Headline — 17 August 2012 — by Aaron Humes

Areas of Corozal Town and District under as much as four feet of water


The remnants of a tropical depression that formed last Thursday about 1,800 miles east of the Windward Islands in the Caribbean crossed Belize last night as a tropical wave after dissipating on Saturday while still about 40 miles east of Barbados.

While the system failed to gain enough strength to become a threat as it journeyed through the Caribbean Basin, upon its arrival here it dropped “unexpected and unanticipated” substantial amounts of rainfall in the north and center of the country.

The National Meteorological Service has confirmed that as a result of the wave, some six inches of rain fell in the area of Consejo, Corozal District, as recorded this morning, and two inches in Orange Walk. Belize City also saw some shower activity.

According to Belize’s weather bureau, showers are expected in the North tonight, though not as much as last night, and tomorrow, Friday, will see a decrease in rain activity. Conditions on the weekend will be generally fair with only isolated showers and thunderstorms.

Areas of the Corozal District earlier today were under threat of evacuation due to flooding conditions brought on by the intense rainfall caused by the wave last night and this morning.

In the White Cocal area behind “Skeleton Town,” north of 2nd Street North in Corozal Town, there was a foot of water in the area around 7:00 a.m. Rains had begun around 8:00 last night and continued throughout the night, causing furniture and personal belongings to get soaked, especially in houses built close to the ground. Other parts of Corozal Town affected are the Chula Vista, Baeza and Joseito Layout areas.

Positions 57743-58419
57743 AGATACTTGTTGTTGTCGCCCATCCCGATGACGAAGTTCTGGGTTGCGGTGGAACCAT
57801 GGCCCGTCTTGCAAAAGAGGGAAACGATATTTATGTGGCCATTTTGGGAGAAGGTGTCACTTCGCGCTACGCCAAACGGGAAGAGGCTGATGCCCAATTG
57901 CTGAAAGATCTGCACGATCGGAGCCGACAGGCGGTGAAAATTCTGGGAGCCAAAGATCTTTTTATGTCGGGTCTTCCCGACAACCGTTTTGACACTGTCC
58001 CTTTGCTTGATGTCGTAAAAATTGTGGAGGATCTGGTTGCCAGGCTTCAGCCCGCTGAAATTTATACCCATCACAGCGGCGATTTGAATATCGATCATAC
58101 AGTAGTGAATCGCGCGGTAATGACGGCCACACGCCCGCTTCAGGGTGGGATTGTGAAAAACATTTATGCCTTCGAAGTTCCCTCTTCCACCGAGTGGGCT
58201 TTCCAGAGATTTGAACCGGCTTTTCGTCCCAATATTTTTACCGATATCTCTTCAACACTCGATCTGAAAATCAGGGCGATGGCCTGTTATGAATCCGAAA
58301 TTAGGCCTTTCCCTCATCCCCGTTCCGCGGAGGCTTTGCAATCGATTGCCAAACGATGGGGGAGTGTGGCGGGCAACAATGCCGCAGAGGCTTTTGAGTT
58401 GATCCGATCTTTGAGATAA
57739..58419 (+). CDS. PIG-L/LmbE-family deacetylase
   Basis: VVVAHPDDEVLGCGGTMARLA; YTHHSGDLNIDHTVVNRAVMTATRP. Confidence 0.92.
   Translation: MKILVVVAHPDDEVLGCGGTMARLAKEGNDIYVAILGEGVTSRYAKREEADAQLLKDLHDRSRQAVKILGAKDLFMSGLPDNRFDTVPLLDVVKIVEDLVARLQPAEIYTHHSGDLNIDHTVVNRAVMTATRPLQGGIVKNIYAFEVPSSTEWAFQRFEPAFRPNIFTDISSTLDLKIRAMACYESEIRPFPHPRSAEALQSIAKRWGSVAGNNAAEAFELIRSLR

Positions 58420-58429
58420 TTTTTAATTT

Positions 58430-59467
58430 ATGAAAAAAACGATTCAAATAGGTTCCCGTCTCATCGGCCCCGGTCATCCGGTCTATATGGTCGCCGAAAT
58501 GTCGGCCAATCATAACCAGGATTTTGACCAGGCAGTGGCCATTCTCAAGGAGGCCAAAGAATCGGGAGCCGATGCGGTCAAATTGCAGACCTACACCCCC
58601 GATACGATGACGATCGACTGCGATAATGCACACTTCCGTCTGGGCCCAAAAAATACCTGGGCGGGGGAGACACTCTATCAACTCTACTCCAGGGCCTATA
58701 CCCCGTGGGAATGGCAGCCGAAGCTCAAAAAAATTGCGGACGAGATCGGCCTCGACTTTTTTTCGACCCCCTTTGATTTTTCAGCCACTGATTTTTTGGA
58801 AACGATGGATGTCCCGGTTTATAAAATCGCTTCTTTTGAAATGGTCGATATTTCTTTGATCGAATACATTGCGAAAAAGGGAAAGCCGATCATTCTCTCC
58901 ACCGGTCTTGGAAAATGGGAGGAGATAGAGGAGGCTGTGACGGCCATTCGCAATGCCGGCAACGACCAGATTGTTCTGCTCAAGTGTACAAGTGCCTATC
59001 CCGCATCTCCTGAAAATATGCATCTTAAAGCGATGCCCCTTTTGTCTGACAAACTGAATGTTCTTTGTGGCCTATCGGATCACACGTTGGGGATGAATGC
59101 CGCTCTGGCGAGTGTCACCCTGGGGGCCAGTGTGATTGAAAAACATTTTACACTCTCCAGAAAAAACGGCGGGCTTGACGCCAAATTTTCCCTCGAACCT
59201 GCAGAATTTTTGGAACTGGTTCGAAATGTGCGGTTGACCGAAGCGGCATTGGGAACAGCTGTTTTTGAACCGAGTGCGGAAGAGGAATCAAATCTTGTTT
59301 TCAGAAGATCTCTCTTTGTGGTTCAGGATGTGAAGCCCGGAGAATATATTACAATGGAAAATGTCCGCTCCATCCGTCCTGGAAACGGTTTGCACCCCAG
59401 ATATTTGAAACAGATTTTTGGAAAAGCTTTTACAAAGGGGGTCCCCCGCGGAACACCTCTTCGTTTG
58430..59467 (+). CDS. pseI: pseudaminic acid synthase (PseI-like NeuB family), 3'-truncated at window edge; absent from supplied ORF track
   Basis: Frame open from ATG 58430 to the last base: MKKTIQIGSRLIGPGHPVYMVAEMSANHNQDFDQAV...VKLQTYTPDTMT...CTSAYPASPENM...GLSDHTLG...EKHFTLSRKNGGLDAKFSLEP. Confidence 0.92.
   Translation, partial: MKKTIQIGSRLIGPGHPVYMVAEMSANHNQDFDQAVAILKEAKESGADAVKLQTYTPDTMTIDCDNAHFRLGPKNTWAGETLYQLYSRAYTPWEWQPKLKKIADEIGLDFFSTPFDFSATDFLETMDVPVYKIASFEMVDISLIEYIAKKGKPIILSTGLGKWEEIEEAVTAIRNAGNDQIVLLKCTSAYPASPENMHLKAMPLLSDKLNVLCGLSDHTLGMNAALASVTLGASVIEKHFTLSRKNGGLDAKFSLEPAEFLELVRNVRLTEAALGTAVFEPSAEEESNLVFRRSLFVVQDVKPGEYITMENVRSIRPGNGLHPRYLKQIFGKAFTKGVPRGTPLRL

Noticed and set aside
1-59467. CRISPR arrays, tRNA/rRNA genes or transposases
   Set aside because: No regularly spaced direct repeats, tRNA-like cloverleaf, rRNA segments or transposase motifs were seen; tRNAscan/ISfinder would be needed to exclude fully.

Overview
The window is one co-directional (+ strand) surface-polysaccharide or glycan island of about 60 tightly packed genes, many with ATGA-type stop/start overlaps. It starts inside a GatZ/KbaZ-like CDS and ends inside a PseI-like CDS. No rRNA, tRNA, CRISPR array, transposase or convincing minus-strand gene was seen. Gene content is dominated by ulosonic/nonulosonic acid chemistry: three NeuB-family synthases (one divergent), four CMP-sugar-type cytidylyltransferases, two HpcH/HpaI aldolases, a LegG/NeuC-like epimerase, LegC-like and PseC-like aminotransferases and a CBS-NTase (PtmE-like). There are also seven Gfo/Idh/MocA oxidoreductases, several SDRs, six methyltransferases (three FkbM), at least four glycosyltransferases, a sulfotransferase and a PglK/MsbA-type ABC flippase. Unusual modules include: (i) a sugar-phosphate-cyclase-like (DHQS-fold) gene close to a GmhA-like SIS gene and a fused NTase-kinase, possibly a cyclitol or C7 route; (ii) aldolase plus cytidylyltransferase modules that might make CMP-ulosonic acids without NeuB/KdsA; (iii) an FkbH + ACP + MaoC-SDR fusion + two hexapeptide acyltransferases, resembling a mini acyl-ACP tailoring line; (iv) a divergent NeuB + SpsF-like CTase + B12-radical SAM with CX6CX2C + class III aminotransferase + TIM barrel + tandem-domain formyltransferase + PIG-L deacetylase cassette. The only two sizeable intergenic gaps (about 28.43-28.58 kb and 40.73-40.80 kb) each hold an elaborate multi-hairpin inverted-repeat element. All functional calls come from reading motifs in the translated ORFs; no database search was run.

In southern villages of the Corozal District such as San Andres, Libertad, Louisville, Santa Clara, San Roman, San Narciso, San Victor, and Concepcion, residents are unable to access their kitchens due to flood conditions.

In Libertad, the Methodist School was opened for shelter because half the village is under water, and the Corozal Community College, Guadalupe R.C. School and Xaibe R.C. School have also been opened as shelters for the affected families.

This afternoon, coordinator of the district branch of NEMO, Willard Levy, told us that after a short break in rains beginning around nine this morning, the showers have started up again and are expected to continue, meaning that a brief reduction in water levels is being reversed. Later reports to us say that the rain has stopped and water levels are slowly going down.

As of this afternoon, there are only seven persons occupying the Guadalupe shelter and NEMO is presently assisting affected residents of the Chula Vista area to move their belongings to the homes of their friends and family elsewhere.


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